April 27, 2006
Interpellation as Metonymy
As I half-seriously wrote to Tyler Green, in response to his over-zealous attempts at “defining” Dada on his "Modern Art Notes" (http://www.artsjournal.com/man/), “To say that Dada is art about World War I is like saying minimalism is art about cubes.” The tendency of retrospective critiques of art history is to construct “realities” or theories about the “style” or “movement” in question that are generally based on an over-abundance of individual viewpoint, conjecture, “academicism,” innuendo and half-recollected auto-biographical anecdote.
In our reading of Laura Kipnis’s "Repossessing Popular Culture" this week, she paraphrased Peter Burger’s Theory of the Avant-Garde, in which he goes to great pains to split the origins of Modernism into two oppositional components. On one hand were the original aestheticists, who developed an art of “purity,” where form was the “supreme” content, an art that possessed “autonomy from the concerns of everyday life.” Rising up against this were the “original” avant-gardists, with their brilliant use of “shock” and contestatory manifestoes, seeking to return art to an engagement with the people, to “rebel against the enforced social impotence of art determined by institutional status.”
This break was precipitated by more than war. Marcel Duchamp first exhibited his bicycle wheel as a “readymade” in 1913, before the start of World War I. This simple act of “choice,” Duchamp’s answer to the dreaded “retinal” images of aestheticism, would gain strength through the 20th Century with its engagement of the intellectual realms of “context,” commodity and the institutionalization of art. The Dadaists had implored Duchamp to join them (he lived in Munich for awhile) but he steadfastly refused – always the iconoclast – preferring instead to carve his own niche in the tumultuous “history” of “modernist” art.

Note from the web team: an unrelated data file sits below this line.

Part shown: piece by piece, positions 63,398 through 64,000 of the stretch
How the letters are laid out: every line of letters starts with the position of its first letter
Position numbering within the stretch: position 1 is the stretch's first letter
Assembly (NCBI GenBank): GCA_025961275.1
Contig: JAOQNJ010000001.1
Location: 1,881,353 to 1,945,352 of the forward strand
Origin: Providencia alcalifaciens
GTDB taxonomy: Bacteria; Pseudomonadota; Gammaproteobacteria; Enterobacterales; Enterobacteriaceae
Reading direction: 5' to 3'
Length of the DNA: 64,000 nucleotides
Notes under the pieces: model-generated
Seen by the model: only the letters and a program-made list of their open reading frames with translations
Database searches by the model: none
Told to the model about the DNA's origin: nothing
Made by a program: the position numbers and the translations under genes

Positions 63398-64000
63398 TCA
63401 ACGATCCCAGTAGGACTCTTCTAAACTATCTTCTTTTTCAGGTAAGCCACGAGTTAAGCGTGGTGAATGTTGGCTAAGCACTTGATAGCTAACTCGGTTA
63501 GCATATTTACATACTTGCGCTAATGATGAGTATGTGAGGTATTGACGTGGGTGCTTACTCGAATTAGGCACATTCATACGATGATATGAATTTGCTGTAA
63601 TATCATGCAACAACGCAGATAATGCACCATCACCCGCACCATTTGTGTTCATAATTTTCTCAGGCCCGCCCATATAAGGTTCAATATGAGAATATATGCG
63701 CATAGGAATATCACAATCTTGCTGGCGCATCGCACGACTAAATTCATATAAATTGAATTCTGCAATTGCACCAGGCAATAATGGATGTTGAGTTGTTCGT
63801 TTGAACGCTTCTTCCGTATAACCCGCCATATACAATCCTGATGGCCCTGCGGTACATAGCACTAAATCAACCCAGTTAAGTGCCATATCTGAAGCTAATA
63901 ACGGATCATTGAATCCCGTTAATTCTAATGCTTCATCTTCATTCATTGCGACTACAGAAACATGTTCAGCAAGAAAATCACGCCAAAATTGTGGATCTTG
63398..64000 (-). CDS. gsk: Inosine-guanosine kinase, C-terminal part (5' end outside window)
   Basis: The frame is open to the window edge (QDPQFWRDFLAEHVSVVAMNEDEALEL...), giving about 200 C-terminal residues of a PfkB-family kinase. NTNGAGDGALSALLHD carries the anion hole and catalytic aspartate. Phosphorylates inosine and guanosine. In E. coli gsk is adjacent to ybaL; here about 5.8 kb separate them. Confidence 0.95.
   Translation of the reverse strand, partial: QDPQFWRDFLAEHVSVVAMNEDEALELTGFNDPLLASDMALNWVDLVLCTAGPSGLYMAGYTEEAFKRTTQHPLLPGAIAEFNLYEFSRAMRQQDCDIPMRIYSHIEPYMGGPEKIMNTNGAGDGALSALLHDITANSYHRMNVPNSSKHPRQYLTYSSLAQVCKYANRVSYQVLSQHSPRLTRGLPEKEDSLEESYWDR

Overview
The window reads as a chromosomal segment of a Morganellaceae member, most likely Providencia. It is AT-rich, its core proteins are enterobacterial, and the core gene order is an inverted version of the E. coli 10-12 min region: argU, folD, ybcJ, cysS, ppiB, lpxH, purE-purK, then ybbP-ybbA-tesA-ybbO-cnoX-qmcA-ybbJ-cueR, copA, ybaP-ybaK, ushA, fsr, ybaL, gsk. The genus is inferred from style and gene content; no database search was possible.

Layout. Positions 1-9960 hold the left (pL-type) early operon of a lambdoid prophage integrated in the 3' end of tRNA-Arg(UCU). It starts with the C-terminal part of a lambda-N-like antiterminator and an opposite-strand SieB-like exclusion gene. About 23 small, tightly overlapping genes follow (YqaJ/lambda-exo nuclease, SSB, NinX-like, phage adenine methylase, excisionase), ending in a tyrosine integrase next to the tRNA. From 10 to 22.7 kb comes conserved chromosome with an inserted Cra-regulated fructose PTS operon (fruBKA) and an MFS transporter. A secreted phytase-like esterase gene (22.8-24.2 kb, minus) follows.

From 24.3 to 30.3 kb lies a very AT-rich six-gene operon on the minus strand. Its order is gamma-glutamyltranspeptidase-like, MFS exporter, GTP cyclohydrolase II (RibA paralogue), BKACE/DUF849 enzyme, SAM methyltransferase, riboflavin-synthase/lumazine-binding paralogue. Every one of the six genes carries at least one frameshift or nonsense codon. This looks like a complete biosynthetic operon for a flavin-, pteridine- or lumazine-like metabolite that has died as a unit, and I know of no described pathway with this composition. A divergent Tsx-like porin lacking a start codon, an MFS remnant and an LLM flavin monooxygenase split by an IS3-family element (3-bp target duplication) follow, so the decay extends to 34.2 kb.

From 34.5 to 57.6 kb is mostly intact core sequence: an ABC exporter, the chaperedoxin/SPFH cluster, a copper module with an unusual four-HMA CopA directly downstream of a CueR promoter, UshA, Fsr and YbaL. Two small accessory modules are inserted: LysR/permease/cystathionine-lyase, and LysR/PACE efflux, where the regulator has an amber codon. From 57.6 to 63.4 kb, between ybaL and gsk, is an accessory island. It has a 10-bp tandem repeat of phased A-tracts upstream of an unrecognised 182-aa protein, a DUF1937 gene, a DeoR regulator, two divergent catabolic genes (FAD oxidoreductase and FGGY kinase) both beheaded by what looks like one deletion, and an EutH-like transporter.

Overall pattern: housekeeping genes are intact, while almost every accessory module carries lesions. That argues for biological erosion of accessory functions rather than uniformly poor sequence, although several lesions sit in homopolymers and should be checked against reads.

But it is the “avant garde” dance with “mass culture” that interests me here. By “taking” the imagery of advertisements and posters, to make a “collage” of existing newspaper and magazine texts, the Cubists and Dadaists created an art that “arrested” the attention of both prole and bourgeois. Raoul Vaneigem, who admits his Dada influences, extends Louis Althusser’s idea of interpellation into a condemnation of this “address” of advertisements that provide individuals the “universal images” with which to “recognize themselves,” effectively becoming “actors” in the “spectacle.” It is this “address” that the original avant-gardists had anticipated and manipulated so well, imbuing their art with an absolute immediacy and recognition that did provide a “social” engagement.
I am proposing that it is this idea of an interpellative address that has become the defining metonymic factor in post-conceptualism. If the “part is made to stand for the whole,” then that element, or part, benefits from the “arresting” confrontation of advertisement. To enable “the subjects” to better “recognize themselves,” this appropriation of a commodified image or object allows the artist to engage the “whole” (avant-gardist “social” potency of politicization) with metonymy (Richard Serra’s “Stop Bush” drawing, Carolee Schneemann’s World Trade Center “jumpers.”)